An exciting way to learn more about the city you live in is to head out on its public transport network. The regions of Moscow are well served by a series of Metro lines, buses, trolley’s, trams and trains. The most efficient way to travel around the city is to hop on the Metro, which runs approximately every two minutes. Many of the Metro stations were designed by famous artist, architects and sculptures and could be described as works of art. They are well worth a visit, especially those on the brown line. Bus, tram and trolley buses tend to be a little harder to navigate as stops are often hard to identify or completely unmarked. When using these methods it is always wise to keep a good public transport map close to hand.
There are number of different types of public transport in Moscow. Including the metro, bus, trolley bus, tram and taxi.
Undoubtedly the most popular method is the metro. The Moscow metro is renowned for its efficiency and vast reaching network. The first metro line was built in 1935 with 13 stops. Now, the service runs to150 stops and has 12 different lines including the famous Garden ring which circles Moscow city.
The metro was designed by prominent architects, artists and sculptures. This has resulted in a labyrinth of unique stations which could be described as a museum of arts.
As the metro is the most popular means of transport, it is often crowded and rush hour can be a tightly packed experience. Rush hours are between: 8-9 am and 5-7 pm. The first journey of the day begins at 5.20 am, and the last is at 1 am. However, it is advised to make sure that you’re at the station by 12.50am as the operators can be over zealous and leave early. The services run approximately every 2 minutes.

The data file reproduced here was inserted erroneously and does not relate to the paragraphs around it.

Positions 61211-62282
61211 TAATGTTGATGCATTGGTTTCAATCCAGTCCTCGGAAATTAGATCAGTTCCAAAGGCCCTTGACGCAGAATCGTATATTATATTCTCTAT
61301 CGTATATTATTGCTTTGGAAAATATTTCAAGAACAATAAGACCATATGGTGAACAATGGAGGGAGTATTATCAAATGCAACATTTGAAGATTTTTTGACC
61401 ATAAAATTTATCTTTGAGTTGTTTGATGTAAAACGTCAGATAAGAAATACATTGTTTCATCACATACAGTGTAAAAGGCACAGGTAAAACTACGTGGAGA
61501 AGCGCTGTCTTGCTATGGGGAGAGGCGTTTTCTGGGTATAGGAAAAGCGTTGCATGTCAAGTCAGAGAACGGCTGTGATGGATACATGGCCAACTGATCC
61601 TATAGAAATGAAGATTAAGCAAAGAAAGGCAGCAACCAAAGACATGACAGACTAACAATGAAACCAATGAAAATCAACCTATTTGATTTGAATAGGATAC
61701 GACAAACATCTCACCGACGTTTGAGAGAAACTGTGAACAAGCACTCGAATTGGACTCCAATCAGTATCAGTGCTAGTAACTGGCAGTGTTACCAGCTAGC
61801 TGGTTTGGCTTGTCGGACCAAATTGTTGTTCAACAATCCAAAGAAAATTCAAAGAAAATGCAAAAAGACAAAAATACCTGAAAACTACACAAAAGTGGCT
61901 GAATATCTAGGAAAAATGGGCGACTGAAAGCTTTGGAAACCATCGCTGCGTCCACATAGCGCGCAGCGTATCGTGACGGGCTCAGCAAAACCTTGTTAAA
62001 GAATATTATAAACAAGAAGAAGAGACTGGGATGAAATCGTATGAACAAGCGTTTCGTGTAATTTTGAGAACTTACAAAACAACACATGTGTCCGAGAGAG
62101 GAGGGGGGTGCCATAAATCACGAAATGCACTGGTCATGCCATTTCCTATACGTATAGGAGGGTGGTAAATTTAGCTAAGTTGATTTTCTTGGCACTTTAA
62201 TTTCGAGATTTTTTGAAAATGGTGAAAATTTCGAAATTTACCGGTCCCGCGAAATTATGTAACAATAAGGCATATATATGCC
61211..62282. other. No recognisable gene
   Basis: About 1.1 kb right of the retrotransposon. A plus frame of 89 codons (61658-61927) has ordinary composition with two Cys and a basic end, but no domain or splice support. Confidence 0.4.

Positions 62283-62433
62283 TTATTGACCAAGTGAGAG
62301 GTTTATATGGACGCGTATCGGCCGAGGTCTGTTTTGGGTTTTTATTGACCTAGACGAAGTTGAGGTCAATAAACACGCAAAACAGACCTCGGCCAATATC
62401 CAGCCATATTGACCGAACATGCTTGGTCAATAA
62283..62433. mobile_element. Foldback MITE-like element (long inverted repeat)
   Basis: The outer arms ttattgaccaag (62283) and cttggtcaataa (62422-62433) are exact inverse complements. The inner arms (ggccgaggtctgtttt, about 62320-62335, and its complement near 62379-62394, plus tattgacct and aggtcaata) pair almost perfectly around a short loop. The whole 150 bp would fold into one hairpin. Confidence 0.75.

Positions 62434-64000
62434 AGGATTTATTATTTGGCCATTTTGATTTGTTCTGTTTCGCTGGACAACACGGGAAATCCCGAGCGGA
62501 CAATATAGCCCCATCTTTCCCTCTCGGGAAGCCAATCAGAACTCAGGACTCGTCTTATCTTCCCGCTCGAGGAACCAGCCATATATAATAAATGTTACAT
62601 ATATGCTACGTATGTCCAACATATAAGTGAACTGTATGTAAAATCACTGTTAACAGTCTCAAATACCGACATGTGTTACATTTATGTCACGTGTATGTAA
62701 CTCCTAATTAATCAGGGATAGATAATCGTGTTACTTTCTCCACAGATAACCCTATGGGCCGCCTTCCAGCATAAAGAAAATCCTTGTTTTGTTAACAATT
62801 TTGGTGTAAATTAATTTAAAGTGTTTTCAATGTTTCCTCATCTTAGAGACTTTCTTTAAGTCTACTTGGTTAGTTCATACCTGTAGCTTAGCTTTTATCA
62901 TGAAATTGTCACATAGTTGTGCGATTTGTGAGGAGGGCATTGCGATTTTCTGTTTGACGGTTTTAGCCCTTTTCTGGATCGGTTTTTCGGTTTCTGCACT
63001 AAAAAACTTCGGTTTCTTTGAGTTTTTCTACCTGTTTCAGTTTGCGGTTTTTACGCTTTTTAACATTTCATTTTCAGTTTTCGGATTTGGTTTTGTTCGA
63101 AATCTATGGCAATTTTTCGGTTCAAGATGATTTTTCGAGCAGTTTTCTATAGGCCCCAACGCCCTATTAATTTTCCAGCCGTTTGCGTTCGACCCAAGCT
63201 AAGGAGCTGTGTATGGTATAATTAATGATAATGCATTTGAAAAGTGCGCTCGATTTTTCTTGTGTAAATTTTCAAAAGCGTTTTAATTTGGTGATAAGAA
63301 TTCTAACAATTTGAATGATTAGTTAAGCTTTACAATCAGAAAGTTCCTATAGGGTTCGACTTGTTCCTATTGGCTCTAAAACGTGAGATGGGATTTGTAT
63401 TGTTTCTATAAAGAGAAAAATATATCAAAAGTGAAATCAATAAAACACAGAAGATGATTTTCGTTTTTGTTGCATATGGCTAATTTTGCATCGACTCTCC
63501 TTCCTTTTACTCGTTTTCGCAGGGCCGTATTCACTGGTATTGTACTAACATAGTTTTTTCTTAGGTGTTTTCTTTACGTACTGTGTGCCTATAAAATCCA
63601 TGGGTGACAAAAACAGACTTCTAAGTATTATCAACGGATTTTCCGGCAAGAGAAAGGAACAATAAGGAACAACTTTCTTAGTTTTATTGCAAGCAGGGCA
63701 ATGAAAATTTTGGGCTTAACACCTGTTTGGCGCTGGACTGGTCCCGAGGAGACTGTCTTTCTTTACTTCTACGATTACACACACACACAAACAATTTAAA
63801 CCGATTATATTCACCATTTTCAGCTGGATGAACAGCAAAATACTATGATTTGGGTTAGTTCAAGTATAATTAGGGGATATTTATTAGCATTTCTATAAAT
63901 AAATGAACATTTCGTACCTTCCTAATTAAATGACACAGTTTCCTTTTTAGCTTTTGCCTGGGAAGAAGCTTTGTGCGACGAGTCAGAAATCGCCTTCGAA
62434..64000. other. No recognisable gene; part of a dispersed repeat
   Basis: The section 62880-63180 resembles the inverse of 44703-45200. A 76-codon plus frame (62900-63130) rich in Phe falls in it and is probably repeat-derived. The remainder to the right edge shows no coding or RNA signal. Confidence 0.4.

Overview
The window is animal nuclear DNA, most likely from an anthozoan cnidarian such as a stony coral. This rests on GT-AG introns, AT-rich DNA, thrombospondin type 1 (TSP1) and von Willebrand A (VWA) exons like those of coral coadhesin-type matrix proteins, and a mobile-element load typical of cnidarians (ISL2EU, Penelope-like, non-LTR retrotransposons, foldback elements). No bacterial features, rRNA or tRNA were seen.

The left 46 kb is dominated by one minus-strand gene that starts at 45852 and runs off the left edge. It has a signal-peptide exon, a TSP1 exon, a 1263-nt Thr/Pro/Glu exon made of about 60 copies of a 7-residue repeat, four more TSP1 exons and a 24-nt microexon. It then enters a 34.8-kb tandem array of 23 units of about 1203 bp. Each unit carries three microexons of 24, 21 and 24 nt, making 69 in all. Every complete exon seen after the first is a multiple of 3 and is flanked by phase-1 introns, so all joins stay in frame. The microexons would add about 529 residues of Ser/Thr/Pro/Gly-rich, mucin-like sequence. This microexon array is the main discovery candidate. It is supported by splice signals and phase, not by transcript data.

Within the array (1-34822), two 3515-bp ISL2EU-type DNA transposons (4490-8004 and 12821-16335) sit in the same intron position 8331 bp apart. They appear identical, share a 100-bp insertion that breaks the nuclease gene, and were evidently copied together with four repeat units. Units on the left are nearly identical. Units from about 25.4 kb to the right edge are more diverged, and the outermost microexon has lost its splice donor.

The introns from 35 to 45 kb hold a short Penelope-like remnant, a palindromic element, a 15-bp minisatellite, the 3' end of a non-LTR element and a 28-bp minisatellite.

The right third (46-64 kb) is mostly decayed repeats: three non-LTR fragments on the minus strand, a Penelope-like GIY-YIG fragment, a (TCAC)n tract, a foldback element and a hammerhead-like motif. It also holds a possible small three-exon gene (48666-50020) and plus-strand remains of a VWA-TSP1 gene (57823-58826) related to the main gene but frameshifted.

To pay for your journey, purchase a travel card from the cashier in the metro. You can than pay to load the card within different numbers of journeys. They can be bought in 5, 10 and 20. If you intend to use the metro regularly, you’ll save money and time by buying a monthly pass.
Although not all staff will speak English, you will be able to make yourself understood. If you try to travel without a pass or a card without credit, an alarm will sound and you’ll than be expected to pay a monetary fine of around 20 dollars.
In terms of buses, trolleys and trams they do not reliably run to schedule and waiting times can vary from 5 minutes to 40 minutes. They also reflect the running time of the metro, although they are less frequently used by expats. The ticket costs are the same as the metro and can be purchased from the driver, in the metro or at the kiosks located near to the bus stops.
Nearly all of Moscow’s public transport network has been fitted with turnstiles. This means all passengers have to board at the front of the vehicle. And there’s no avoiding purchasing a ticket. Traveling by public transport can be a unique experience, so buy yourself a ticket and go explore your new surroundings!
The public transportation site of Moscow. Find bus, tram, trolley and metro routes and schedules, as well as current ticket pricing.
Calculate your travel time using this ingenious interactive map. Click on the station name to get a description and pictures of the specific stop.
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When riding the labrynthine metro lines in Moscow, it might be good to have a map. Find one here.
Taxis in Moscow
A helpful guide to taxis in the seventh largest city on the planet. Find it here.
Although traffic can be heavy, many people prefer to travel by car. It’s worth being fully aware that all street names and signs will be in Cyrillic. Therefore be sure to have a Cyrillic map handy. It is not uncommon for the police to stop cars and Russian will be their language of choice, so if you do decide to drive, make sure you have a few driving related words under your belt.
For further information regarding the dos and don’ts of car ownership, click here.